Mammals’ noses come from reptiles’ jaws Evolutionary development of facial bones studied in embryos and fossils Research news
New examinations of skeletons and animal embryos have allowed researchers to discover how mammals developed protruding, flexible noses. This study contributes to uncovering the origin of mammals’ strong sense of smell and creates the potential for new animal models, like chickens or frogs, that are often used in lab experiments to investigate facial development disorders such as cleft palate.
The traditional scientific understanding of facial evolution is that both mammalian and reptilian jaws develop in almost the same way. Even though mammals have a unique nose, the evolution of this structure has remained unknown.
“Existing fossils of four-legged animals, both reptilian and mammalian ancestors, have the same number of upper jaw bones. It’s very easy to think that the bones are the same, but now we can study embryos and track cellular development to study these bones in much greater detail,” explained postdoctoral researcher Hiroki Higashiyama, who studies evolutionary development at the University of Tokyo Graduate School of Medicine. The research, recently published in Proceedings of the National Academy of Sciences, is the first to examine the evolution of facial structure using cellular studies comparing multiple embryos of multiple species.
Higashiyama and his colleagues in the laboratory of Professor Hiroki Kurihara designed experiments to track facial development in embryos of different species, including birds (chickens), reptiles (geckos) and mammals (mice). They focused on a group of cells known as the facial prominences in embryos that produce the physical structures of the face. Researchers stained the cells to track them as they moved and grew. A group of cells called the frontonasal prominence forms the jaw tip in reptiles, but becomes the protruding nose in mammals. Mammals’ jaw tips form instead from a separate group of cells called the maxillary prominence.
Using this new perspective from their cellular experiments, researchers then examined fossil specimens.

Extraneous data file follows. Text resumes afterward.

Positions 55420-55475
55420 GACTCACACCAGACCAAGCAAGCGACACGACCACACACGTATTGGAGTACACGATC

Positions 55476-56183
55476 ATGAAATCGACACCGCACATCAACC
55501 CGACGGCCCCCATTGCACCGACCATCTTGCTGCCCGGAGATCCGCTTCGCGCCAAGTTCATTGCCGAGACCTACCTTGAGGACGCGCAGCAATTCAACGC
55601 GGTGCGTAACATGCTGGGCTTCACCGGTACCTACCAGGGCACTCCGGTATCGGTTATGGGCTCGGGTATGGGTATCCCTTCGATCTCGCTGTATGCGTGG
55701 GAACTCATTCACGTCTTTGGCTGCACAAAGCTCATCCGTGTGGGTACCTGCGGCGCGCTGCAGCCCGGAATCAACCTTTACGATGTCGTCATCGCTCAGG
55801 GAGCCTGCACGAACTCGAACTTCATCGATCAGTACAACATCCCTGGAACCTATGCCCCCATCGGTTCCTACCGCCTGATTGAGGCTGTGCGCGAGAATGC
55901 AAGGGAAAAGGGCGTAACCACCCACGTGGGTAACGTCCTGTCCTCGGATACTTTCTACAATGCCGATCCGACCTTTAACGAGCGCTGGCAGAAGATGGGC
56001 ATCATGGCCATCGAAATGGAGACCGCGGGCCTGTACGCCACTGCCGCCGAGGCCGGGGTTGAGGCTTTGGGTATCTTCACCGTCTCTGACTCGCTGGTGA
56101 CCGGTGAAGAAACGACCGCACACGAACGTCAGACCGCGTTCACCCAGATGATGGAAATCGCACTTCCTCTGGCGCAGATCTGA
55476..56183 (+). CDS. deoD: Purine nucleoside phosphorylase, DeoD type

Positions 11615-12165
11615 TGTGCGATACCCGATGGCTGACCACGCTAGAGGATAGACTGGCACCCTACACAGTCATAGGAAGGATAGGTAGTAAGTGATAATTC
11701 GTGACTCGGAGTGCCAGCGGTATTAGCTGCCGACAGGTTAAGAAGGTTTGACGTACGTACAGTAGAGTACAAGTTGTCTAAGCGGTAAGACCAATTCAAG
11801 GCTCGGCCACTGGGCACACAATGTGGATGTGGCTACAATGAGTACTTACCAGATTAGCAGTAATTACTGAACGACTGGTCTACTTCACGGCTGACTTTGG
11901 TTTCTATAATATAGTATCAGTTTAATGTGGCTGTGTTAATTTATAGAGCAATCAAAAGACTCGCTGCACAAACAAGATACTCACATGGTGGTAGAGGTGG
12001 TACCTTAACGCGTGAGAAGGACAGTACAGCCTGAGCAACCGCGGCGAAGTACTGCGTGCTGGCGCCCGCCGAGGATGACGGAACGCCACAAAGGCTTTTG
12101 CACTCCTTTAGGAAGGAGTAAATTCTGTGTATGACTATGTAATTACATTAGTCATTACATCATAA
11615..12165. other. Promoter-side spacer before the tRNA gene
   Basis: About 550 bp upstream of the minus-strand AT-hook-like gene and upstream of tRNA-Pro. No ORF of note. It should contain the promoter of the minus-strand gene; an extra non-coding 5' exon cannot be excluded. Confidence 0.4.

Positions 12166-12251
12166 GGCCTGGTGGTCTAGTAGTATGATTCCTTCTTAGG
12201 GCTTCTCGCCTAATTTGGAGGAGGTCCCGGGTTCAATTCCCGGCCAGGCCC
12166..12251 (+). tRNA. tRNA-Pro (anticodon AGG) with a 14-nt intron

As species’ ancestors accumulated more physical and genetic differences, the bone at the tip of reptiles’ upper jaw, the premaxilla, became smaller and migrated upwards and the bone that was behind it, the septomaxilla, became larger and moved forwards to become mammals’ jaw tip. Researchers say that the facial bones of egg-laying mammals, like the Australian platypus and echidna, provide additional living examples of transitional bone structures from the evolutionarily older reptile model to the more recently evolved mammalian structure.
This separation of the nose and jaw gives mammals their unique ability to “sniff,” using muscles to flare the nostrils and deeply inhale odors from the environment.
“This finding is a key innovation in the evolution of our and other mammals’ motile nose, which contributes to mammals’ highly sensitive sense of smell,” said Higashiyama.
Distinguishing and recognizing so many odors may have also helped mammals develop larger, more complex brains than earlier ancestor species.
The recent research has provided physical evidence of the evolutionary shift in premaxilla and septomaxilla arrangement, but separate studies will be needed to identify the genetic causes.
“Now we know the composition of facial prominences and embryonic development in multiple species, so we can compare facial development disorders in chickens or frogs to humans. We have mainly just improved textbook knowledge for now, but in the future, these animal models will be a practical application of our studies,” said Higashiyama.
Mice are currently the only animal model to study cleft lip and palate. Mice are expensive to maintain and slower to develop, so additional animal models of facial development disorders could become a valuable research tool.